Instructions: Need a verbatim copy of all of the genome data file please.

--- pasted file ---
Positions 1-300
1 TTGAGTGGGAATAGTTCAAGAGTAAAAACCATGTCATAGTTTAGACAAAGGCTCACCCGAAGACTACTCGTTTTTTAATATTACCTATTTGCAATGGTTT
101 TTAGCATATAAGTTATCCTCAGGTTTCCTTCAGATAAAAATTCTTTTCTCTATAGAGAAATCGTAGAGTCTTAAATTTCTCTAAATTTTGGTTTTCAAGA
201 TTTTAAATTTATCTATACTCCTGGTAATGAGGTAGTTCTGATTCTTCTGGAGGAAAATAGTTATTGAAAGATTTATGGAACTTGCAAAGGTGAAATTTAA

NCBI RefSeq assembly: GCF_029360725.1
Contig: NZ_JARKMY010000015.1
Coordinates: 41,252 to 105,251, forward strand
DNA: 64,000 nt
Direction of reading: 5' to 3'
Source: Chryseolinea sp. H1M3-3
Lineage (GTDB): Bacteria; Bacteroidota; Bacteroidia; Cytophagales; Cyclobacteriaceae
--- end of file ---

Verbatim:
Positions 1-300
1 TTGAGTGGGAATAGTTCAAGAGTAAAAACCATGTCATAGTTTAGACAAAGGCTCACCCGAAGACTACTCGTTTTTTAATATTACCTATTTGCAATGGTTT
101 TTAGCATATAAGTTATCCTCAGGTTTCCTTCAGATAAAAATTCTTTTCTCTATAGAGAAATCGTAGAGTCTTAAATTTCTCTAAATTTTGGTTTTCAAGA
201 TTTTAAATTTATCTATACTCCTGGTAATGAGGTAGTTCTGATTCTTCTGGAGGAAAATAGTTATTGAAAGATTTATGGAACTTGCAAAGGTGAAATTTAA

NCBI RefSeq assembly: GCF_029360725.1
Contig: NZ_JARKMY010000015.1
Coordinates: 41,252 to 105,251, forward strand
DNA: 64,000 nt
Direction of reading: 5' to 3'
Source: Chryseolinea sp. H1M3-3
Lineage (GTDB): Bacteria; Bacteroidota; Bacteroidia; Cytophagales; Cyclobacteriaceae